Sign in with
Sign up | Sign in
Your question

GTX 570 Overclock in MSI Afterburner?

Tags:
  • Graphics Cards
  • Overclocking
  • Gtx
  • 3D
Last response: in Overclocking
Share
April 23, 2011 6:02:29 PM

So I got a good overclock out of my GTX 570, and decided to keep the stock settings as a 2d profile, and the 3d settings as the overclock.

For some reason, when I am in 2D mode, the clock speeds will randomly fluctuate between my stock settings and EXTREMELY low clock speeds. I don't notice any thing bad about it happening, I can still browse the internet fine and stuff. But I want to know why it keeps downclocking even though I specifically have the stock settings set for the 2d profile, and the overclock settings for 3d. By the way, when I'm in 3d mode, the clocks never change. It only happens in 2d mode.

http://img23.imageshack.us/img23/5906/msiafterburnerpro...

More about : gtx 570 overclock msi afterburner

a b U Graphics card
a b K Overclocking
April 28, 2011 10:07:48 AM

When you're in 2D mode, you don't use the GPU all that much - you're just touching it. For that reason the GPU clocks drop down to VERY little (the VRAM clock should do the same) so save energy and limitd the heat transfer. It's completely normal, and actually a good touch to keep your GPU saved from useless heat and clock speeds.
m
0
l
a b K Overclocking
April 28, 2011 4:30:22 PM

Yeah, I see that all the time with my two GTX 470 cards. It's simply because 2D requires very little involvement of the GPUs.
m
0
l
Related resources
April 30, 2011 10:30:54 AM

What these two said, but why overclock a GTX570? :p 
m
0
l
May 12, 2011 12:01:14 PM

Yup, IIRC, this was the infamous bug that AMD drivers suffered under not too long ago--having *any* 2D type video window open would force the card to 2D clocks, even with a game open. That meant if you had paused a Youtube video or left a DVD window open, you'd get no FPS in a game you launch. The bug was that the 2D video had forced the clock to a 2D setting and it had a higher priority over a game, so 3D mode couldn't kick in.

SirSawo said:
What these two said, but why overclock a GTX570? :p 


Why not? I just received my EVGA GTX 570 SC in the mail late yesterady and it is stock at 797 MHz and I'm wondering how far I can safely push it.

It idles at 40 C with fan on auto (40%), but if I push the fan up to 60%, it idles at 30 C. Haven't had a chance to stress test yet (coming tonight!).
m
0
l
a b U Graphics card
a b K Overclocking
May 20, 2011 7:23:49 AM

SirSawo said:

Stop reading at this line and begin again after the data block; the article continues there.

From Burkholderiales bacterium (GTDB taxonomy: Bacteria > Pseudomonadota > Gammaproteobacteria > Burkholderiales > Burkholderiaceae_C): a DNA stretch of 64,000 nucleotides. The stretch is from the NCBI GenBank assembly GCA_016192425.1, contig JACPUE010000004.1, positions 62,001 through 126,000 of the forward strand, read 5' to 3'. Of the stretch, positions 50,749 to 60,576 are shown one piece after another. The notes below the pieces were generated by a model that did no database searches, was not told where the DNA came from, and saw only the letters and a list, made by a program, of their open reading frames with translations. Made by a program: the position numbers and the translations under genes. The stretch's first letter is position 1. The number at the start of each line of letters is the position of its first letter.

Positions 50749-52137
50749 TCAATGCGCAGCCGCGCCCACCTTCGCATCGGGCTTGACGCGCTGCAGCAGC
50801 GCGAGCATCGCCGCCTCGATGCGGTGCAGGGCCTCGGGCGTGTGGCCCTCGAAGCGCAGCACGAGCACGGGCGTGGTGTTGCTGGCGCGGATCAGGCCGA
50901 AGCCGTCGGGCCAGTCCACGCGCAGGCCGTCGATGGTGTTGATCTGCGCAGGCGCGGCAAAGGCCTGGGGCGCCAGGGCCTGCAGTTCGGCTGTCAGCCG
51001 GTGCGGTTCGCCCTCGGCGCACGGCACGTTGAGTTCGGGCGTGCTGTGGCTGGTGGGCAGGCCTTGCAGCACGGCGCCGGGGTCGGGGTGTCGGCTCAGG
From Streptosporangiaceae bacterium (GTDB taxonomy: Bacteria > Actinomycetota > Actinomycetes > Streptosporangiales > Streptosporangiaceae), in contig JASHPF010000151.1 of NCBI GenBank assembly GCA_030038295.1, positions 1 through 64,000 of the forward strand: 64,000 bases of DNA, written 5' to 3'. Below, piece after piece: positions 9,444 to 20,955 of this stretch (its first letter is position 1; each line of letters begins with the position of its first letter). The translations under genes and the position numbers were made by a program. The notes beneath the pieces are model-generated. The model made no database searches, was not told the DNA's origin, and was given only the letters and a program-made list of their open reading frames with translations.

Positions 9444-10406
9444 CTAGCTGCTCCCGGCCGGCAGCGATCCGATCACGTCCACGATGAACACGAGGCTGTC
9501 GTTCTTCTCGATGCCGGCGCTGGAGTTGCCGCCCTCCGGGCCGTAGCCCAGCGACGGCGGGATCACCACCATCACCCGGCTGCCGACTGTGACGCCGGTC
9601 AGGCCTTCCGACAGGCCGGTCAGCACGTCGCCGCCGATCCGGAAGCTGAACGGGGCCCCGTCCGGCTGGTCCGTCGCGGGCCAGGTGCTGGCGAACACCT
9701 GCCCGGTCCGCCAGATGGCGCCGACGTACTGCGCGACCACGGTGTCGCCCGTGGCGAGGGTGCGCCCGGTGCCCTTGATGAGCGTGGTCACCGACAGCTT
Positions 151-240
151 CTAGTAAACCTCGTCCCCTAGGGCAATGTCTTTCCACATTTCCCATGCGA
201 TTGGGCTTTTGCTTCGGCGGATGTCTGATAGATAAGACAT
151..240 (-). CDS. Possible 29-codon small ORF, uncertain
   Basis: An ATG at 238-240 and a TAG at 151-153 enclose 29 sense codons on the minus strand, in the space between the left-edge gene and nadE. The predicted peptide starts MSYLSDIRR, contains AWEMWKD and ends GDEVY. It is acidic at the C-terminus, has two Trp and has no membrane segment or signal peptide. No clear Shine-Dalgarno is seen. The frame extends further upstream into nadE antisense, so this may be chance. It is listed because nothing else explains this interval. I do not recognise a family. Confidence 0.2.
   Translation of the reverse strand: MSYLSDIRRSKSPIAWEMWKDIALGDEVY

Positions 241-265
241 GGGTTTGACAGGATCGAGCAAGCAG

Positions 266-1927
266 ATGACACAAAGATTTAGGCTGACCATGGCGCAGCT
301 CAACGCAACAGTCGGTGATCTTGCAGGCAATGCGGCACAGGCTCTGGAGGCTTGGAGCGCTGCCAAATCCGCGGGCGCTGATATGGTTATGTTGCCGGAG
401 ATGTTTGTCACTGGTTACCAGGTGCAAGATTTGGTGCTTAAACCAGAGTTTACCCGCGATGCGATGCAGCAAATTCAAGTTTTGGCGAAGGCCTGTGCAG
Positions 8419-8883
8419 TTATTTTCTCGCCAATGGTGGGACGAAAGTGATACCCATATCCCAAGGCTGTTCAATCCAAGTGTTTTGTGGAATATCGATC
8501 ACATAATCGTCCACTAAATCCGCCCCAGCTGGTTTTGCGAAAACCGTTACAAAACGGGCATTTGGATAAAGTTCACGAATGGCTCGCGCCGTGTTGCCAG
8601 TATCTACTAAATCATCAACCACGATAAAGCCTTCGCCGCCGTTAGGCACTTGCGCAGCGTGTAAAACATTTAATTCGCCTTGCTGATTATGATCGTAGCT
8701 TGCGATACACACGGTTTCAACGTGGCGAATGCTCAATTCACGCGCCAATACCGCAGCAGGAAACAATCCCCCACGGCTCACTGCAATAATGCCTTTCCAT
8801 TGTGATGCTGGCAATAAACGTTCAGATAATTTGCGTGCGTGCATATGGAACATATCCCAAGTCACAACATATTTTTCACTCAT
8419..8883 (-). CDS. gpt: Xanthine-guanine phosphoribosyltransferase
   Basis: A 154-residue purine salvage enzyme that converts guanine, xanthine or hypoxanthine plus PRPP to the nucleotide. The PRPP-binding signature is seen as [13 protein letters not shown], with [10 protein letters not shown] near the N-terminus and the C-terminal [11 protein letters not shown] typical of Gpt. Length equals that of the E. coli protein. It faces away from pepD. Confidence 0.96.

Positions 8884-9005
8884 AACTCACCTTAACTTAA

What these two said, but why overclock a GTX570? :p 


Hehe satisfied gamer is satisfied.

See dude, some of us likes to see what their hardware is capable of. I, for example, overclock and stress my hardware to where it will go (sometimes even unstably) before I settle on an average use. For example, my GTX460 reached 1025MHz before I dropped it back to the 850MHz I run it at now (MSI Cyclone card). It's just what we like to do... :) 

Oh and with regards to how far you should be able to push the GTX570, I'd say 900MHz stable with decent heat should be achievable, depending on the chip of course. I'm not very familiar with the EVGA coolers, but if they're anything as good as most other coolers on the chips, it should keep the GPU cool enough. As it comes with a factory OC of 797MHz (from 732MHz, and they call it a SuperClock version, fail), I think it will go much higher than that. It should be able to go about 825MHz with stock voltage, and after that you'll need to up the core voltage to avoid crashing/freezing in games. Also, when you stress it, try not to use FurMark, I've heard some bad rumors about it's burn-in tests. Appearantely it wears your GPU prematurely, and that, you don't want.
m
0
l
May 20, 2011 1:51:00 PM

Thanks for the info.
m
0
l
a b U Graphics card
a b K Overclocking
May 20, 2011 5:14:19 PM

Be aware that the stock 4+1 phase power system on GTX 570 cards is inadequate for any kind of over-volting. Even a high overclock without over-volting can sometimes cause components on the power system to fail. There are threads on other sites with descriptions of what card and the situation that killed it, like one titled "Have you killed a 570?" The problem isn't heat, it's that the power components can't handle the extra juice required.

Some factory-overclocked 570s have better power systems and better coolers, like the ASUS DirectCU II, MSI Twin Frozr series, and Palit Sonic and Sonic Platinum. They either have a 5+1 or 6+2 power system, which is much better for overclocking and over-volting.

GP -- is your memory speed really that low? The stock speed should show up as 1900MHz in Afterburner. You're losing out on performance with the speed at 1250MHz.
m
0
l
May 20, 2011 5:24:12 PM

Any comment on the EVGA 570s? I have the SC version. If I understand you correctly, even an aftermarket cooler won't help this issue?
m
0
l
a b U Graphics card
a b K Overclocking
May 21, 2011 4:23:19 AM

The EVGA SOC cards have a 4+2 phase power system. I'd stay away from over-volting it any further than it already is.

Also, don't run FurMark if you can help it...
m
0
l
May 25, 2011 2:37:10 PM

Just stay below 1.1V and you should be okay, that being said don't just hammer teh voltage to max and stress test. I like to increase my Clock by 50Mhz or so at a time till I see artifacts then adjust my voltage to compensate, rinse and repeat and then back down voltage to as low as I can in small increments. So far on my cards I've reached stable temps and performance at 850/1900MHz @ 1063 mV with a custom fan profile to keep the cards under 75C. I could push further, but that amount of overclock on my cards is easily enough to handle any game I throw at it.
m
0
l
!